Monday, May 5, 2014

Mentors Offer Perceptions from Outside the Comfort Zone

Written by Ann Revell-Pechar as part of CED's Venture Mentoring Service: Stories from the Front Lines Series.

Justin Miller, Co-Founder of WedPics, first became active with CED’s VMS in early 2013. His startup was undergoing a reincarnation of sorts, and he turned to the program because he knew from past experience that getting new perspectives from experienced professionals can make the difference between seeing success and not.

“I believe in the idea of business mentors,” said Miller. “At IBM, we were encouraged to have personal mentors, and we mentored other colleagues. I learned then to take these opportunities to talk to folks outside of your comfort zone, and get insight from people who have been there/done that. If nothing else, mentors give you inspiration you don’t get from your day to day activities.”

Miller had four mentors from CED VMS. Each brought different skillsets to table, from institutional investing to management and mobile development. “It was such an interesting blend,” said Miller.

Initially the group met every six weeks, and then moved to every eight weeks to adjust to founder and mentor needs. Miller would describe the status of his business activities and roadblocks, after which the mentors offered feedback or insights, and then posed questions as homework.

“My mentors enabled me to re-think the way I was doing things,” he said.During the latter part of his year of involvement, fundraising became 100% of Miller’s day. The mentors then became a great sounding board for his efforts, which eventually led to him raising $1.5 Million in Series A capital.

“It was great,” said Miller. “I picked their brains and gained amazing insights into how to properly go about what I had to do to get to the next step. Metrics I can do all day long, but how do you actually get people to invest at the stage I was at was confounding me. They helped me understand what it looks like, who the key players are, etc. This was especially true with institutional investors. I didn’t have that experience so having access to those who did was priceless.”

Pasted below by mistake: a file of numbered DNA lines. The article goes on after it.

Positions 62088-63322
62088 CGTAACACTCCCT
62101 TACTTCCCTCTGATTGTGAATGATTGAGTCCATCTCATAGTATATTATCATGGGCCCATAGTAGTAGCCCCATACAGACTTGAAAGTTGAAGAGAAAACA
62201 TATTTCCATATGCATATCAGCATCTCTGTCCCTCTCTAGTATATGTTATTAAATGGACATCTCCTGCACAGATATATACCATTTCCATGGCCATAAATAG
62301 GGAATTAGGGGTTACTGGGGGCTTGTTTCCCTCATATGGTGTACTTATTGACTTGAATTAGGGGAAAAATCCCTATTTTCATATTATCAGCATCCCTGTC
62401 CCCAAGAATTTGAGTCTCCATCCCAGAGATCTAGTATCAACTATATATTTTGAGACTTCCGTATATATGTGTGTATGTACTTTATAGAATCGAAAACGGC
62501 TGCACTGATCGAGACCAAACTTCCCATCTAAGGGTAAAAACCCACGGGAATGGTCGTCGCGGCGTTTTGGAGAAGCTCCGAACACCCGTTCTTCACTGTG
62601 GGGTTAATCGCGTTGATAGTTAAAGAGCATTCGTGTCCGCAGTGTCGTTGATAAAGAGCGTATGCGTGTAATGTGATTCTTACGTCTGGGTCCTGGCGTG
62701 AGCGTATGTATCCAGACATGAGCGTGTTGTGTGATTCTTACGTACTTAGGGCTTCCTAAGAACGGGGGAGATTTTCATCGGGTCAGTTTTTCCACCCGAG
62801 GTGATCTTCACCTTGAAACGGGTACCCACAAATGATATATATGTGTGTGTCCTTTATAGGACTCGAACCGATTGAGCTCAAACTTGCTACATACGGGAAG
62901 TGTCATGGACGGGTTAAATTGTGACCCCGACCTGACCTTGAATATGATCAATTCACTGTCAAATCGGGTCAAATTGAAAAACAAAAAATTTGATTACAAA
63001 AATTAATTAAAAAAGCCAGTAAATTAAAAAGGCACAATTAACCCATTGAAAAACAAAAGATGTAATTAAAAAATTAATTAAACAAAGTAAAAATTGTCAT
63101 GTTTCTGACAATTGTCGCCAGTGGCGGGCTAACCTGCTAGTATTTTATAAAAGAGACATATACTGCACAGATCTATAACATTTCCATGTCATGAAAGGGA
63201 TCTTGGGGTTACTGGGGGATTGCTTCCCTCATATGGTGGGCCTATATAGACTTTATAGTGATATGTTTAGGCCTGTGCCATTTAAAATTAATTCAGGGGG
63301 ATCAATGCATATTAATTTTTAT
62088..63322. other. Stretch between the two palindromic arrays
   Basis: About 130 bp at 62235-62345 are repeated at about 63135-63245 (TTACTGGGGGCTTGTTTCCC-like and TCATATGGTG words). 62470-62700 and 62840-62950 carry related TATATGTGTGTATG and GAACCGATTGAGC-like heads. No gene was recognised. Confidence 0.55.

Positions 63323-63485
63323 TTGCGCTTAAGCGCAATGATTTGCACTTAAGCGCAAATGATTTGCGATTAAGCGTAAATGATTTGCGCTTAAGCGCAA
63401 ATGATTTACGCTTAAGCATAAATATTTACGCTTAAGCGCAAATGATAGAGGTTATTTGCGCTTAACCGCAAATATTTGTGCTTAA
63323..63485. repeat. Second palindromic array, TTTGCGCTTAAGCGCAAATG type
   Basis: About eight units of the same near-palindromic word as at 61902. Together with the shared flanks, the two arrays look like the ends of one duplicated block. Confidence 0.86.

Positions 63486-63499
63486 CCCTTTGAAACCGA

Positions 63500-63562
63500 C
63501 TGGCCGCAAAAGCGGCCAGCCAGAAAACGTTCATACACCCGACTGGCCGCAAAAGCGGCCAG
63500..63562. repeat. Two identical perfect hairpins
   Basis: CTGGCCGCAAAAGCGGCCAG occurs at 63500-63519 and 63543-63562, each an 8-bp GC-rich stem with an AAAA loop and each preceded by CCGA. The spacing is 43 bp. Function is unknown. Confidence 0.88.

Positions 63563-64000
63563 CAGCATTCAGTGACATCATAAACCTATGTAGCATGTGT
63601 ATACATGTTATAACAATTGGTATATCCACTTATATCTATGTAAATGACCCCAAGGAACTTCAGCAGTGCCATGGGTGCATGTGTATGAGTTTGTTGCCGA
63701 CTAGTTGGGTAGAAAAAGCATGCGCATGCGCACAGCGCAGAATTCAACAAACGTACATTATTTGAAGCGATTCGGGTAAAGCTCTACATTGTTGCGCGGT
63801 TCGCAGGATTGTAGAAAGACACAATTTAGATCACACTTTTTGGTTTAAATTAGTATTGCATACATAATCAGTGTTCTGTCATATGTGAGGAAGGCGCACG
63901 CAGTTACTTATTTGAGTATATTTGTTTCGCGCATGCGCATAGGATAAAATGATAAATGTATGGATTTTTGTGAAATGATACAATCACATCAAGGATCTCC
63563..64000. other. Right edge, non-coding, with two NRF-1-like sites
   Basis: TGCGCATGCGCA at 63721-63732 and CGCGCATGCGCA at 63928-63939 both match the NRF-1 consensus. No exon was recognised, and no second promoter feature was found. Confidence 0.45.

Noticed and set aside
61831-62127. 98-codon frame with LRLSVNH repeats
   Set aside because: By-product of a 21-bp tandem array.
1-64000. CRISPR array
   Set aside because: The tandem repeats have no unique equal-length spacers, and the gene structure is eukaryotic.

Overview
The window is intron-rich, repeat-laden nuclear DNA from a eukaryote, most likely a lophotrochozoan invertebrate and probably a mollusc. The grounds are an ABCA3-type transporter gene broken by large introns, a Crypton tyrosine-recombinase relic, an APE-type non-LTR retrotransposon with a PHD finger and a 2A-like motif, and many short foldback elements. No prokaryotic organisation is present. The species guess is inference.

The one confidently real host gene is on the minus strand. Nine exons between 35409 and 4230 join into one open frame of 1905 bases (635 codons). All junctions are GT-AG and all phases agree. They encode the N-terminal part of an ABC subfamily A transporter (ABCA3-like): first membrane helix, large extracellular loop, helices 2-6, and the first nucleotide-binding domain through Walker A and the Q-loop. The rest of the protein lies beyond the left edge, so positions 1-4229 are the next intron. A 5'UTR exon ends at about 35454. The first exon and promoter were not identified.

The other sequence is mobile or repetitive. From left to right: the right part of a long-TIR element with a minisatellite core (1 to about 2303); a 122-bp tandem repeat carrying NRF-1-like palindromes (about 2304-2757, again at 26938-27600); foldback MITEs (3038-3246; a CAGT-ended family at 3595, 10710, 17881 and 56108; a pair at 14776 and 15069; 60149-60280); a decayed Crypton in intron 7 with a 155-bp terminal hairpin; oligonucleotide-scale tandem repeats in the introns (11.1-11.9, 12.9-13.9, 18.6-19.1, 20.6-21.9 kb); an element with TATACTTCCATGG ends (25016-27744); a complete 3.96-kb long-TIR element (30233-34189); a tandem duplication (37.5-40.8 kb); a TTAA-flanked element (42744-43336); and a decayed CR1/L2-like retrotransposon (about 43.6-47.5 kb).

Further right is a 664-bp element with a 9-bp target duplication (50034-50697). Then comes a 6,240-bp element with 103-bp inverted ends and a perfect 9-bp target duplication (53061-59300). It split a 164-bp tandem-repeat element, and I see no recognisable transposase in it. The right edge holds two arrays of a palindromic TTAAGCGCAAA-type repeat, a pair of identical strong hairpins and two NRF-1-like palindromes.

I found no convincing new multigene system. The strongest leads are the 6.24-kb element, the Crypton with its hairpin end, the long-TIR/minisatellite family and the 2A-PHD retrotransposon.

Having access to executives providing non-biased opinions made Miller stay honest about what he needed to do differently, with definite encouragement with what was being done well, but with fresh ideas about what needed to be reconsidered. From a networking standpoint, he found that he was regularly being introduced to others in the region for a more broad set of inputs.

“CED’s VMS program is a great opportunity to engage with mentors, and extend your network,” he said. “It’s definitely one of the Triangle’s great resources and it doesn’t come with a lot of strings attached. They help YOU, the entrepreneur, succeed in some capacity. So, why not take opportunity to learn from folks that have been there. Not to follow their path, but to gain insider info and build critical relationships."

Miller is convinced that CED VMS is a really good resource, but it’s only as valuable as the venture enables it to be. He doesn’t think companies need to be at a particular stage of development, but recommends that the founder comes ready with a set of questions and goals for what they want to get out of the mentorship. “Don’t leave it to the mentors. They have their own full time jobs doing something else, so leverage their time in best way possible."

Said Miller, “The Triangle’s technology community is rich with expertise. You can get help with everything from fundraising to scaling growth to more impactful marketing ideas --that’s an advantage CED’s VMS has that’s truly unique.”

For more information on CED's Venture Mentoring Service, visit  Applications for ventures and mentors are available online.

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